By Jana Jones, Cruise Critic contributor; updated by Erica Silverstein, Features Editor
Celebrity Millennium Overview
When Celebrity Millennium made its debut in 2000, it was a first-in-class flagship for Celebrity, introducing a new gas propulsion system and exterior elevators. Today, the ship -- along with its nearly identical siblings Celebrity Infinity, Celebrity Summit and Celebrity Constellation -- is benefitting from a series of upgrades, designed to bring these older ships up to par with the line's more modern Solstice-class vessels. New cabins (including AquaSpa accommodations), specialty dining venues, an upgraded coffee shop (now with a gelateria), rejiggered bars and an Internet Center revolving around Apple products now tempt passengers to part with more of their vacation dollars.
Yet, the overall impression of Millennium is that it's ... pretty. That's not a word used often when discussing seagoing vessels, but it's the simplest and most accurate word to describe Millennium. The soft hues and stately public spaces; the tortoise-shell onyx stairway at the center of the ship; the diverse art around every turn; the stunning space in the Cosmos Lounge with its wraparound floor-to-ceiling windows, contemporary design, glittery dance floor, Art Deco-style lighting system and light woods; the clubby, homey feeling of Michael's Club; and the contemporary-mixed-with-Deco design of the Metropolitan Restaurant offer an eclectic experience, but all of it is soft ... and pretty.
And even on a big ship, now with an additional 60 cabins, the feeling of an intimate experience prevails. The layout and accessibility are excellent, with 14 elevators and a design that makes getting from one point of interest to another easy and enjoyable. Lots of outside deck space and promenades help in this regard, as well. Celebrity says that instead of cramming the new venues into an already-full ship, it made use of wasted space and streamlined the interior design.
Millennium's 2012 refurb also made the ship more ADA-compliant. Changes like a lower guest relations desk, ramps in shops and improved wheelchair-accessible cabins will be welcomed by the line's disabled travelers.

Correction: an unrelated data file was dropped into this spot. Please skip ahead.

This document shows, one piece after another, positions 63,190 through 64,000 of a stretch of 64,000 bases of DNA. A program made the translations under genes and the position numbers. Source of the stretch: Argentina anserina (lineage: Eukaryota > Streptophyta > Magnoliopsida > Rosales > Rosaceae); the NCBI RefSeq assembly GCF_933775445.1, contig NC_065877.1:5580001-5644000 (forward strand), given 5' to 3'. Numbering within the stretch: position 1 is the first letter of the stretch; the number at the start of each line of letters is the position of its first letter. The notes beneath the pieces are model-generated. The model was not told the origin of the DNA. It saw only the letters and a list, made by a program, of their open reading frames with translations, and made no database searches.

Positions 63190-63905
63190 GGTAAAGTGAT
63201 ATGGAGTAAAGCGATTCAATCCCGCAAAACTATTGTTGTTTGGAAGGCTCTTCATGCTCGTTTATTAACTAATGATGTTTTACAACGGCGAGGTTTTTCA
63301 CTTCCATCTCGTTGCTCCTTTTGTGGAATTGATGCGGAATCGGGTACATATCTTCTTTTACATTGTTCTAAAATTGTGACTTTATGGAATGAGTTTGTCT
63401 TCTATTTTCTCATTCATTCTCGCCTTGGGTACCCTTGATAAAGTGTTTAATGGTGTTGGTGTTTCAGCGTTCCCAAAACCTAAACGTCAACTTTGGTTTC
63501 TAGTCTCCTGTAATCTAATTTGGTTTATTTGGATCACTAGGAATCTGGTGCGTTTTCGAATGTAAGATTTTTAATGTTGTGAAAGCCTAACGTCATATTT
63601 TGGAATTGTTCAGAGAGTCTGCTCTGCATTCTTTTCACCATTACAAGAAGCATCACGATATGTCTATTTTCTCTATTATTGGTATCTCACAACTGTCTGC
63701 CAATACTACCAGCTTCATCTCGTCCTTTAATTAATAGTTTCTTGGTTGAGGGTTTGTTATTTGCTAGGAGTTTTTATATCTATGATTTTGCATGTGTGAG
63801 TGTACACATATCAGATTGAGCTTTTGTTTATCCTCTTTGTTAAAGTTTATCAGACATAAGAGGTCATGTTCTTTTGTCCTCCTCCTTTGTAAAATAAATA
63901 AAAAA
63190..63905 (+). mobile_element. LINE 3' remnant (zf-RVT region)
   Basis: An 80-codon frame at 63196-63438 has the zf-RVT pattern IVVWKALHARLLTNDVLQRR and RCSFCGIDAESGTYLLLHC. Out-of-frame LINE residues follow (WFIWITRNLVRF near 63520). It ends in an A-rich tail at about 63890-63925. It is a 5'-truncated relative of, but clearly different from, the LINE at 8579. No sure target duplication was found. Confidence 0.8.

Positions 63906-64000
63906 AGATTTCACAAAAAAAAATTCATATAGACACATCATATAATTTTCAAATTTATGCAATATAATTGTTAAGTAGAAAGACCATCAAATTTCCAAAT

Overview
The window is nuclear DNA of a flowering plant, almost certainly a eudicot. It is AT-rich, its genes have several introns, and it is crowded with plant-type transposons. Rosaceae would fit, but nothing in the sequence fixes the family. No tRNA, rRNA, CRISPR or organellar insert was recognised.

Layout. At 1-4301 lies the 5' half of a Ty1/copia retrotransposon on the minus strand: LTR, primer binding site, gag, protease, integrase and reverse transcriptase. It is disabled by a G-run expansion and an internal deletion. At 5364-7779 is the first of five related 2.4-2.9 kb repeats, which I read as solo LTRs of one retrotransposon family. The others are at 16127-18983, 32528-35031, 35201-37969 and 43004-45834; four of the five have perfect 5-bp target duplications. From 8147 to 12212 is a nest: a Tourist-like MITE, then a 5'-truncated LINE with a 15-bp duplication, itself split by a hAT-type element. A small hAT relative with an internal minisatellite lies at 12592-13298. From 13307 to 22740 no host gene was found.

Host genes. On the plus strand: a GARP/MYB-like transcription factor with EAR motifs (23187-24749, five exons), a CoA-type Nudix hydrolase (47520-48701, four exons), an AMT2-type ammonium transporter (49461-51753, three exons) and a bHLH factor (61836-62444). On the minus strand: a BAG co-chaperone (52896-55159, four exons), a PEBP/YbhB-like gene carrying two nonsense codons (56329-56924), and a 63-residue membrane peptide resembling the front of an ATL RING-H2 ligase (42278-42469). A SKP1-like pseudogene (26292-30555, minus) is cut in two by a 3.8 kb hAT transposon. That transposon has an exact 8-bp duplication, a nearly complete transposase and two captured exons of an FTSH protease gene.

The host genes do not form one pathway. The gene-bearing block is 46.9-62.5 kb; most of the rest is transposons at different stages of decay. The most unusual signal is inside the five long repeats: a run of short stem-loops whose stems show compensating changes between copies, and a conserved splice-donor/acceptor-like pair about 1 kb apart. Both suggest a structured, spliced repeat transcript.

Celebrity Millennium Fellow Passengers
Celebrity Millennium passengers tend to be sophisticated, well-traveled adults in the 45 to 65 age range, and indeed, the Celebrity experience is ideal for the "baby boom" generation. Millennium's longer cruises tend to skew older, but folks are young at heart, flocking to the gym and partying it up at night. Summer Alaska cruises attract a few more families than usual. Most of the passengers are North American, with Britain and other European countries represented.
Celebrity Millennium Dress Code
Depending on the destination, the dress is usually casual during the day and resort-casual in the evening. Celebrity is a traditional cruise line, and the typical Millennium cruiser likes the tradition of dressing up for supper. Plan for two formal nights on seven- to 11-night cruises and three or four on cruises of 12 nights or more. The rest are "smart casual." Formal nights find most of the ladies in beaded or flowing gowns or cocktail dresses and men in tuxes, as well as suits or slacks and jackets. On smart-casual evenings, women wear skirts or nice slacks with pretty tops, while men wear slacks with collared shirts or sweaters.
Celebrity Millennium Gratuity
Tips aren't included in the cruise fare, but suggested gratuities are automatically added to your onboard account at a rate of $12 per person/per day, if you're in a standard cabin; $12.50 per person/per day, if you're in a Concierge Class or AquaClass; and $15.50 per person/per day, for passengers in suites. If you would like to adjust the gratuities, you can make do so through the Guest Relations desk. A 15 percent charge is added automatically to all beverage and minibar purchases as well as spa and salon purchases. You can't remove these gratuities but can add to them.
We had cruised before and hated it said never again.
We had a week touring by ourself but needed the cruise portion to visit other parts of Alaska more easily.
As soon as I boarded I fell in love with ship , staff were great, food ...continue
First off, I am no novice to cruising. Have been on 13 cruises with five different lines, so I think I can comment with some authority and frame of reference. This was my first with Celebrity and - obviously - first on the Millennium.
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The Red Dog Saloon (in Juneau and a must visit) has a sign "if our standards don't meet your standards, lower your standards" - in a bar serving drinks and bar food - it's a "fun" sign. No, the Millennium did NOT have this sign posted but it sure ...continue